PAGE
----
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Kylotan

Nullstream implementation - comments?

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Kylotan    9860
Basically I thought it would be handy to have an istream and ostream that effectively did nothing. Why? So that I can write a function that takes a stream as a parameter - as a logfile, for example - and be able to turn off that stream without having to do any checking inside the functions, or to rewrite the interface. So to turn off logging, I pass a nullostream instead of an ofstream or whatever. I thought I''d post these here so that anyone can use them, but more importantly for anyone to suggest corrections or amendments, as I''ve never done this sort of thing before. They seem to work, but by their very nature, are hard to test. I also haven''t done a nulliostream yet, because I''m not quite sure (a) whether I''ll ever need one, and (b) how it affects the implementation. Please also excuse the slightly erroneously-named namespace and my grouping of 4 classes in 2 files instead of 4 files.
  
// nulloutbuf.h ---------------------------------------


#include <streambuf> 

#include <locale>

namespace KyloSTL
{
    // MSVC 6 (or at least, my version of it) will NOT allow you to specify

    // these explicitly, but will compile happily with these using statements.

    // Hopefully this namespace pollution is confined to this namespace,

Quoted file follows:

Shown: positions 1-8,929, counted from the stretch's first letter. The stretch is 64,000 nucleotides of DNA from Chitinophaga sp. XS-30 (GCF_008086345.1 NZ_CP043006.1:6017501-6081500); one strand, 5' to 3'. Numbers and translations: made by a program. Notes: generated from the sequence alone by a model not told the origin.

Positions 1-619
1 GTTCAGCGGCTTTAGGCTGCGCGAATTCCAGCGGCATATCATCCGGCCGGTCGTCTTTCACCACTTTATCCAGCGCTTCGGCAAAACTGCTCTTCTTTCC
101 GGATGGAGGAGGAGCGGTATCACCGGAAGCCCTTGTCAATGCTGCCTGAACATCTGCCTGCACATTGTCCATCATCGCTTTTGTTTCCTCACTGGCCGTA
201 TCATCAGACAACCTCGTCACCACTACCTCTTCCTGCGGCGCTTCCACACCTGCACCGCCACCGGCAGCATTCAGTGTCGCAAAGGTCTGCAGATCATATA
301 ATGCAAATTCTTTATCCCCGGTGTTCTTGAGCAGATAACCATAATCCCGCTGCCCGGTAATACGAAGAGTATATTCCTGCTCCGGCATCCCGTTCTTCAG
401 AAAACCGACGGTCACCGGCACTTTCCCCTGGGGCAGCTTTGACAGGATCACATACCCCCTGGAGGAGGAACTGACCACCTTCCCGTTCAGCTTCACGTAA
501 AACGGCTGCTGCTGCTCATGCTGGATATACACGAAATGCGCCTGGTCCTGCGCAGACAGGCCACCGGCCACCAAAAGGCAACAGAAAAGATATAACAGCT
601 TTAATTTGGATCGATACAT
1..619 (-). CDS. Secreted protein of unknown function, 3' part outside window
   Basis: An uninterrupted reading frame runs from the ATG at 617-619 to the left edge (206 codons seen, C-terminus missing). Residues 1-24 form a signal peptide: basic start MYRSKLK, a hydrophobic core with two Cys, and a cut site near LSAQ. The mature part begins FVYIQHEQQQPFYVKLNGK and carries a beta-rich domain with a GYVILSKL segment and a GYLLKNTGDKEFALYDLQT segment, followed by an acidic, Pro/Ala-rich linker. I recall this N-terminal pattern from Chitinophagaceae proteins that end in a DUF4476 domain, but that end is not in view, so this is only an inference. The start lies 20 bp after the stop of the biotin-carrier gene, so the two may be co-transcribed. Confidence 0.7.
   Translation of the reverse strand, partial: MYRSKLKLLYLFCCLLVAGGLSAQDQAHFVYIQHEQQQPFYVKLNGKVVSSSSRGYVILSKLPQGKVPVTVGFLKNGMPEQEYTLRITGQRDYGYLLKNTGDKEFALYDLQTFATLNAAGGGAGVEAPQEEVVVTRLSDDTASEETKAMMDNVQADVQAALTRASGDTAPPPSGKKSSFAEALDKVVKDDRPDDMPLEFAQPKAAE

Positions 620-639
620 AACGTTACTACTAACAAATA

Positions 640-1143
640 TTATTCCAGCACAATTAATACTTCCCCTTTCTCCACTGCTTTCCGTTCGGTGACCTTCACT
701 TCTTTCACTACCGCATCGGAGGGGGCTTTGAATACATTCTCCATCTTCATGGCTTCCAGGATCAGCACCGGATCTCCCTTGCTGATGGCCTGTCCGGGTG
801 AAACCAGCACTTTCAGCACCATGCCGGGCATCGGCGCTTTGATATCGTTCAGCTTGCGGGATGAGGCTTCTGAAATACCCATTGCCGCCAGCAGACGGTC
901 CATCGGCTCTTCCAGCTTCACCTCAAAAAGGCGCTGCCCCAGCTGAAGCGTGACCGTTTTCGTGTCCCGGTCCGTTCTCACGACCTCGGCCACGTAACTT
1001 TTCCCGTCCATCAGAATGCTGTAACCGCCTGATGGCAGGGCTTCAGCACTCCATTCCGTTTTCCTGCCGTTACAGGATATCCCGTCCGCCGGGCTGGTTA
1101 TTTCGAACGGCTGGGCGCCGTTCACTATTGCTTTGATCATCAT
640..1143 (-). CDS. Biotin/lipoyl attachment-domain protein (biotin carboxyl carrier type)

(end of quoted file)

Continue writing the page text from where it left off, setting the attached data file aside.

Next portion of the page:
// but who knows what MSVC decides.

    using std::char_traits;
    using std::basic_streambuf;
    using std::basic_ostream;

    // Null output stream buffer -----------------------------------------

    template <class charT, class traits = char_traits<charT> >
    class basic_nulloutbuf : public basic_streambuf<charT, traits>
    {
    protected:
        virtual int_type overflow(int_type c)
        {
            // Return not_eof, as we never need to stop writing

            return traits::not_eof(c);
        }
    };

    typedef basic_nulloutbuf<char>    nulloutbuf;
    typedef basic_nulloutbuf<wchar_t> wnulloutbuf;

    // Null output stream ----------------------------------------------------

    template <class charT, class traits = char_traits<charT> >
    class basic_nullostream : public basic_ostream<charT, traits>
    {
    protected:
        basic_nulloutbuf<charT, traits> buf;
    public:
        basic_nullostream() : basic_ostream<charT, traits>(&buf) {}
    };

    typedef basic_nullostream<char>    nullostream;
    typedef basic_nullostream<wchar_t> wnullostream;

} // end KyloSTL namespace





// nullinbuf.h ------------------------------------


#include <streambuf>

#include <locale>

namespace KyloSTL
{
    // MSVC 6 (or at least, my version of it) will NOT allow you to specify

    // these explicitly, but will compile happily with these using statements.

    // Hopefully this namespace pollution is confined to this namespace,

    // but who knows what MSVC decides.

    using std::char_traits;
    using std::basic_streambuf;
    using std::basic_istream;

    // Null input stream buffer ------------------------------------------

    template <class charT, class traits = char_traits<charT> >
    class basic_nullinbuf : public basic_streambuf<charT, traits>
    {
    private:
        // This is what will be ''read'' each time

        int_type theValue;

    protected:
        // Always the same character...

        virtual int_type underflow()
        { return theValue; }

        // No buffer, so we get this direct from underflow and don''t

        // need all the traits conversion trickery to change it to an

        // int_type

        virtual int_type uflow()